Being mentally fragile is arguably the number-one hurdle to overcome for a successful trumpet performance. When entering the commercial world for the first time, I noticed that I was not prepared mentally or physically. When you are the only trumpet player onstage in front of thousands of people, you can’t afford to be timid. You must be confident in the abilities you have gained during the countless hours of practice and musical preparation. Symphonies and classical chamber groups around the nation are struggling financially, as are jazz ensembles and big bands. Yet commercial musicians always seem to find work. They are the “jack-of-all-trades” of the music business. A good commercial musician who can command many styles on his or her instrument will always be in demand. Specialists who can perform only one style are not hired as often and endure more financial struggles.
The perception that a shallower trumpet mouthpiece will play higher notes is an inaccurate one. The balance between resistance and cup volume is critical in creating the parity needed to help in the upper register. In many cases, shallower cups offer more resistance than deeper cups. This can offer the ability to play higher with greater ease. Other variables that must be considered are rim thickness, cup shape, outer and inner bite, cup depth, throat entrance, backbore size, and length. If you aren’t sure what you want to accomplish with mouthpiece choice, consult a private teacher or a knowledgeable trumpet player. Most commercial or crossover professionals prefer between a 1.5 and 7 rim width, which are equivalent to Bach mouthpiece numbers. There are specialists who fall outside of these rim diameters, but between a 1.5-7 is what most players prefer. Within the 1.5–7 rim size, multiple variations are used, and the mouthpiece backbores and throat openings are altered to create different mouthpiece resistance. Commercial specialists tend to use smaller rims, but crossover players often prefer a slightly larger rim diameter.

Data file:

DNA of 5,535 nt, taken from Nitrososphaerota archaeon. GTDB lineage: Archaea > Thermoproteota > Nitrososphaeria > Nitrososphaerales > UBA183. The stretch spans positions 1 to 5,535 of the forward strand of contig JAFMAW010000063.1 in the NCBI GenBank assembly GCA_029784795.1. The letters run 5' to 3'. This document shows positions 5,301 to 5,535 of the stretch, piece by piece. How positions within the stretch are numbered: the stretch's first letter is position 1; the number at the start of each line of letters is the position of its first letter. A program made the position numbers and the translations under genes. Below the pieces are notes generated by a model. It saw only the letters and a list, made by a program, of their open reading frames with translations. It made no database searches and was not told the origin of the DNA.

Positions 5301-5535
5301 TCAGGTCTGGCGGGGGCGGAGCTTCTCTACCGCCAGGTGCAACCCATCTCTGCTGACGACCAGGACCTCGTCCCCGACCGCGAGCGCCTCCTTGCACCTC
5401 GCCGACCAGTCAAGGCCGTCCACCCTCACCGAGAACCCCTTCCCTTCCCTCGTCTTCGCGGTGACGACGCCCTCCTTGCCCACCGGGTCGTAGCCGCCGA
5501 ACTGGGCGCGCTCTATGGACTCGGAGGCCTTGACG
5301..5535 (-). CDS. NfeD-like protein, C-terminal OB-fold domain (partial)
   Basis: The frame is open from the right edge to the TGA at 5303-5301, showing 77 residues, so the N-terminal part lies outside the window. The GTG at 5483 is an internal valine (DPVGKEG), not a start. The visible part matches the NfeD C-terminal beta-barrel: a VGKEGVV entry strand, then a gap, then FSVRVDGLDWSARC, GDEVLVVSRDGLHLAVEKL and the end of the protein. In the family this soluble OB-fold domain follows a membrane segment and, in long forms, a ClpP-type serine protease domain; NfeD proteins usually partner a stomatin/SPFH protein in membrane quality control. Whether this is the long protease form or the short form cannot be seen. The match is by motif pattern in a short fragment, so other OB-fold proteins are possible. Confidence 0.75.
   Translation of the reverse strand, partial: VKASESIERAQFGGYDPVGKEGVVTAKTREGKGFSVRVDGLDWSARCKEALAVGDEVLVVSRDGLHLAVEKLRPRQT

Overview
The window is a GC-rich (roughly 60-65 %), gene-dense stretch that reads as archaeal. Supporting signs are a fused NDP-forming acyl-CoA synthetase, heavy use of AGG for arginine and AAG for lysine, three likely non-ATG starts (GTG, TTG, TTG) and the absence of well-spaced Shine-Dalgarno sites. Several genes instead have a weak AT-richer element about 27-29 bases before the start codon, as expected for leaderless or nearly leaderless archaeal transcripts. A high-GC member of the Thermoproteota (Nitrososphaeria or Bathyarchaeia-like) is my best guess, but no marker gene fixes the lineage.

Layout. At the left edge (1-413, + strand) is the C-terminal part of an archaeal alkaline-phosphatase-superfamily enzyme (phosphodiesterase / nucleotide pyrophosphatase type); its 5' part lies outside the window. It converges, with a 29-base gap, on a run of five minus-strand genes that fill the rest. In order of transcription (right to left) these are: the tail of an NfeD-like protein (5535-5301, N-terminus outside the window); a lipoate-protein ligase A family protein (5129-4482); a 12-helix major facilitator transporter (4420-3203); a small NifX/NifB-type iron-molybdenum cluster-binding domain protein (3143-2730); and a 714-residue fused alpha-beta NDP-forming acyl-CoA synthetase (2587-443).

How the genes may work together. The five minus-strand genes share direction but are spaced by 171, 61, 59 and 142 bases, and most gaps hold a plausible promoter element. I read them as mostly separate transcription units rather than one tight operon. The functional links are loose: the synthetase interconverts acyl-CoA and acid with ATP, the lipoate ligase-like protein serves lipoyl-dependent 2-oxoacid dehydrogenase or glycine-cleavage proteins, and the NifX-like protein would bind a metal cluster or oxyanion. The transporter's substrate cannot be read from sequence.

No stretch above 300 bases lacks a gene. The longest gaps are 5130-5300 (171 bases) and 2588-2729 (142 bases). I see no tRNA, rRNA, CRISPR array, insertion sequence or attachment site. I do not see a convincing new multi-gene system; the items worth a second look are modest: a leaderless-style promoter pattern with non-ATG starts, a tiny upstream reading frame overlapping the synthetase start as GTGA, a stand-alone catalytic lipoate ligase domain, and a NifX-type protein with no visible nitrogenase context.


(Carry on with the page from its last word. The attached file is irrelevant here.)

Throughout my mouthpiece journey I have fallen between that 1.5 - 5 rim size range as I cross over between styles often. When I was young ( 18 - 21 years old) I used a Monette B2 mouthpiece for classical playing and a custom (unknown) mouthpiece for jazz playing. I'm not sure of the brand, but the unknown mouthpiece was around a 7E range in size. This setup worked, but I was still experiencing issues when switching as the Monette and the unknown mouthpiece were much different sizes. So, during my masters degree at Michigan State I started using Curry and Laskey branded mouthpieces. My setup on these models were much closer to the 2- 3 range, so this assisted greatly in switching styles quickly. At that time most of my commercial playing was pit work and pops concerts, so no heavy lead was needed at this time. When I moved to Kentucky the commercial music opportunities were much more than East Lansing, Michigan. The dance band scene was busy as Lexington has corporations like Lexmark, CocaCola, FedEx, Amazon, horse farms, and other businesses routinely holding parties. I needed to quickly switch to a more efficient setup as I was gigging 3 nights a week in bars, clubs, or private parties. At this time Peter Pickett just started making mouthpieces, so we made a few custom options and the rest is history. I would say that now 90% of all of my gigs are of the commercial side of playing.
For the past 4 years Iv'e used the Pickett Doc top with our #4 backbore for 90% of my playing. If I do need a classical or more legit setup I do have a custom 1.25C Pickett mouthpiece that works well. The Doc lead cup with our Pickett #4 backbore pairs well with my Blackburn Lux trumpet. The mouthpiece must match the trumpet and player. The mouthpiece is only part of the equation.